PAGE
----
To hear American officials describe it, the relationship between the United States and Indonesia, the world's fifth-largest nation, could hardly be better.
In briefings for reporters, these officials have been paying the utmost in compliments to Indonesia's leader for the past 16 years, President Suharto. Suharto is described by officials here as a calm, resolute, and competent ex-military man who has led his huge island nation out of chaos and on to rapid economic growth and stability.
President Suharto meets with President Reagan on Oct. 12 in the course of a visit which, according to one senior administration official, symbolizes America's recognition of Indonesia's importance and its desire for even stronger relations with that nation of more than 150 million people.
The senior administration official went so far as to say that Indonesia has ''the potential to achieve major power status in Asia in the very near future - certainly by the end of this century - indeed a major status in the world.''
One critic of the Suharto regime, Benedict Anderson of Cornell University, a political scientist who specializes in Indonesian politics and culture, calls such talk of major power status, ''a lot of hot air'' aimed in part at flattering the Indonesians. Mr. Anderson points out that despite Indonesia's huge size, large population, and diverse natural resources, it remains a poor country with little industrial capacity, heavily dependent on outside aid. Indonesia also has a relatively small army and virtually no navy.
But flattery or not, it is clear that the Reagan administration considers Indonesia to be of major strategic importance. As John H. Holdridge, assistant secretary of state for East Asian affairs, explained at a recent congressional hearing, Indonesia is the largest country in the five-nation Association of South East Asian Nations (ASEAN), support for which is the cornerstone of US policy in the region.
''It is a moderate voice in the developing world, an important oil producer, and a major arena for US trade and investment,'' says Mr. Holdridge. ''And it occupies a strategic position astride vital sea lanes . . . .''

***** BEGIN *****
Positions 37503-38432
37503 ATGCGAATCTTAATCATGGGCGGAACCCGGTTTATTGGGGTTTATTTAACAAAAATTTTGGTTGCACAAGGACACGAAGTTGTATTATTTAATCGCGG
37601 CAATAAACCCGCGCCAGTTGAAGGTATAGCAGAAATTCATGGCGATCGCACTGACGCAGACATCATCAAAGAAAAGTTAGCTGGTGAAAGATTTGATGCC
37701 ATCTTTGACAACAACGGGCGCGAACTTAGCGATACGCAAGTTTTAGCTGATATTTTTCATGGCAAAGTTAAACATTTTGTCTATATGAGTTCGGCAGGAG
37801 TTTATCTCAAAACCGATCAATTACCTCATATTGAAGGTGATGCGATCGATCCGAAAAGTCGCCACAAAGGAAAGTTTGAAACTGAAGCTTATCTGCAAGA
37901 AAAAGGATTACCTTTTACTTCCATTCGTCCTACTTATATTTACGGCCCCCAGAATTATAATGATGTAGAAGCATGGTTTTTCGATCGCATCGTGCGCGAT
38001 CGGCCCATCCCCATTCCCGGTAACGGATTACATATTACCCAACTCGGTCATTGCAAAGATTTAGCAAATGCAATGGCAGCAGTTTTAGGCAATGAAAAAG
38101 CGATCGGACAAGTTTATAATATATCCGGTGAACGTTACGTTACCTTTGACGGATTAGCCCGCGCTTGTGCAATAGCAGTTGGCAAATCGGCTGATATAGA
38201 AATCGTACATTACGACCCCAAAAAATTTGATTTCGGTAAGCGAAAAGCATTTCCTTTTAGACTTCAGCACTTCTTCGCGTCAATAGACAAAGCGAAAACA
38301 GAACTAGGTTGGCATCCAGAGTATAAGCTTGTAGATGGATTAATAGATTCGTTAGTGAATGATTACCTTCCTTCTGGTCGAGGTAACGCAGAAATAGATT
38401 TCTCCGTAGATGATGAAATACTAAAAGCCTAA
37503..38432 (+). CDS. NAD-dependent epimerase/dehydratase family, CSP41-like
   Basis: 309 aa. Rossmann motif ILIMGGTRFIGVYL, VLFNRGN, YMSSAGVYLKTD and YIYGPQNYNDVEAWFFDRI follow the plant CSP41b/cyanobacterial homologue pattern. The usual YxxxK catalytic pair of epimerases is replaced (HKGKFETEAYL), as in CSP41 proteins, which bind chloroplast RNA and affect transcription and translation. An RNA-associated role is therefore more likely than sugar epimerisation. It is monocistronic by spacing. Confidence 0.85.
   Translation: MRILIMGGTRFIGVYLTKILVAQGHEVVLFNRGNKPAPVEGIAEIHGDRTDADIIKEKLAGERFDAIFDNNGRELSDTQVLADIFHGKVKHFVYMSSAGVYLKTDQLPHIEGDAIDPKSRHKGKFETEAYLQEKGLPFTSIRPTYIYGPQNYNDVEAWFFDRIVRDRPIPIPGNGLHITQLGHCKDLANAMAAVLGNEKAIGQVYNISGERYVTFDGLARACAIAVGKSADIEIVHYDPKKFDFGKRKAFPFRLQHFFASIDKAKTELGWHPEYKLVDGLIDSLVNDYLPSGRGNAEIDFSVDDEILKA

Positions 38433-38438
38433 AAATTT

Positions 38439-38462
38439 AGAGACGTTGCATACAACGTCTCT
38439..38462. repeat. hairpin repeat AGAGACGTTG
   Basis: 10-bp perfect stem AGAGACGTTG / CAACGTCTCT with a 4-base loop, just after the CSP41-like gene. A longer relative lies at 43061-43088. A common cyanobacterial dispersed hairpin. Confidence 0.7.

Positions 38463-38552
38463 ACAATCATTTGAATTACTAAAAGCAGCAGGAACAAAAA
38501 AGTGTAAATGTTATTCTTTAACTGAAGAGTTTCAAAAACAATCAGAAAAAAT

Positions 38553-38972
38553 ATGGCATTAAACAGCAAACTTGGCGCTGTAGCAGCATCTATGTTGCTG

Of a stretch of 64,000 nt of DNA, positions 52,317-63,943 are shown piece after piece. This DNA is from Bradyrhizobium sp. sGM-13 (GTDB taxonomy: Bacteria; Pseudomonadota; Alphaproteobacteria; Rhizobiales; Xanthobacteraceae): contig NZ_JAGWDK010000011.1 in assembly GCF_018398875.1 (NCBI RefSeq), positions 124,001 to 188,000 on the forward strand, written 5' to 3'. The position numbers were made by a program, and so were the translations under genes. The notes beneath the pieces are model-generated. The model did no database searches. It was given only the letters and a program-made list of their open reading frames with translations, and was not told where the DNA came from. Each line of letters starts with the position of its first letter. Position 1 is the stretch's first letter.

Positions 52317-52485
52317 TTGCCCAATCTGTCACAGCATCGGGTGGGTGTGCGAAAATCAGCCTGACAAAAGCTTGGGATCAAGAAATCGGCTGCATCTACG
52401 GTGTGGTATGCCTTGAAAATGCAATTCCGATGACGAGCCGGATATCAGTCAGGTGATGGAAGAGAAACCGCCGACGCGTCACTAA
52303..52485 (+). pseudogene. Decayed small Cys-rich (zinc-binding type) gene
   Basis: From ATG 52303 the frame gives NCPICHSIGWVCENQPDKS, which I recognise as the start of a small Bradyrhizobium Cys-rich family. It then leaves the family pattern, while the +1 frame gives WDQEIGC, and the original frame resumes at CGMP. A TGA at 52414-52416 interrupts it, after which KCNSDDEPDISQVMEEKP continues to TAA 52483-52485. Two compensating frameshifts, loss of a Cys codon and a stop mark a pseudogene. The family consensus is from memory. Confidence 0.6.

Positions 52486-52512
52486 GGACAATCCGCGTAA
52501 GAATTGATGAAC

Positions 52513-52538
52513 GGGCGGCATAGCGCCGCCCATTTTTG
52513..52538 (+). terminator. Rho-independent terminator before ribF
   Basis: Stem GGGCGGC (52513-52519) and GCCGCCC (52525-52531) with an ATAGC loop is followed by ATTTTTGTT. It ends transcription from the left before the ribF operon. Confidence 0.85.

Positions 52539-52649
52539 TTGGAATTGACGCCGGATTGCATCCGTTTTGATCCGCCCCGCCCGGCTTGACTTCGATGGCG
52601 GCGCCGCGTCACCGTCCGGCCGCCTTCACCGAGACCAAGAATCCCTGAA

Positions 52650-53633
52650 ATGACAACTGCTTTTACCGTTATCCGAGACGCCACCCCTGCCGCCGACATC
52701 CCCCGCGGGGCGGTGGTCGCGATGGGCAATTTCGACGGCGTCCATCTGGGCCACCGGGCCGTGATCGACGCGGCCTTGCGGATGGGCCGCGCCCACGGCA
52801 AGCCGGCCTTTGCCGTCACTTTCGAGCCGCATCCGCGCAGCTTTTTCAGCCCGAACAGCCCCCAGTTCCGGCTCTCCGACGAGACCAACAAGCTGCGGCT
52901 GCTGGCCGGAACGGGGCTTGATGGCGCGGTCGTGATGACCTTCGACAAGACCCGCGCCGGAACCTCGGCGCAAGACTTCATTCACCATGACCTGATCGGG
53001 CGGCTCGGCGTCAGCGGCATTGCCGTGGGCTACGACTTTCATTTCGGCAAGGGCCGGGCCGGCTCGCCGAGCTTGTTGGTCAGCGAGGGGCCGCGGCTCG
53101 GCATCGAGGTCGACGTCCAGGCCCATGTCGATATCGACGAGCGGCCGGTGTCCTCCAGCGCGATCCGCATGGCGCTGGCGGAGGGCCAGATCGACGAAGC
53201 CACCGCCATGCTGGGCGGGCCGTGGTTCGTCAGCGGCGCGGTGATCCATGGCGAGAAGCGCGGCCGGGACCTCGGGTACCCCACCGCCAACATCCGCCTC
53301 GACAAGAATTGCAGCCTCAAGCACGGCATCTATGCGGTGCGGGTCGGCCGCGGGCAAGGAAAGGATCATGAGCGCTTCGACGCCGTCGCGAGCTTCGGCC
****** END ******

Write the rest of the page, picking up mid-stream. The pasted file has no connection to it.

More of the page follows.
Despite the compliments being paid to Indonesia, however, there are strains and ambivalences in the relatiohship which have cast a few clouds over the bright picture painted by administration officials:
* Indonesia wants more American investment and wider access to American markets at a time when the US economy is depressd.
* While Indonesia officially supports ASEAN opposition to Vietnam, many Indonesians fear China more than they do Vietnam. The Indonesians were shaken by a Reagan administration decision to loosen restrictions on arms sales to China but were later reassured that such sales would be considered only on a case-by-case basis.
* Both the Indonesians and Americans have been embarrassed by the Reagan administration failure to send an ambassador to Indonesia for more than a year;
* The Indonesian invasion of the former Portuguese territory of East Timor in 1975 and subsequent famine there created concerns in the US Congress, which, instead of diminishing with time, seem to have increased. One reason for those concerns is that the Indonesians used US weapons in the invasion, in violation of an arms agreement with the US.
The Indonesians - as well as US State Department officials - argue that they have put more into the economic develoment of East Timor than they have into any Indonesian province. But reports persist of possible food shortages, human-rights violations, and resistance to Indonesian rule.
Various initiatives taken in recent weeks include: a call by a total of 102 members of Congress for the Reagan administration to devote more attention to the East Timor problem. A letter on Sept. 30 to Secretary of State George Shultz from Sen. David Durenberger (R) of Minnesota called for a full inquiry into events in East Timor and a survey of the situation by international relief agencies. The letter got bipartisan support from 16 senators, including several conservatives.
It was also learned that Sen. Barry Goldwater (R) of Arizona, chairman of the Senate Select Commmittee on Intelligence, recently informed Senator Durenberger that he was concerned about what he considered to be a disturbing situation in East Timor. Senator Goldwater said that if for some reason the Senate Foreign Relations Committee did not look into the matter, he would be prepared to take up some of the issues involved in hearings held by his committee.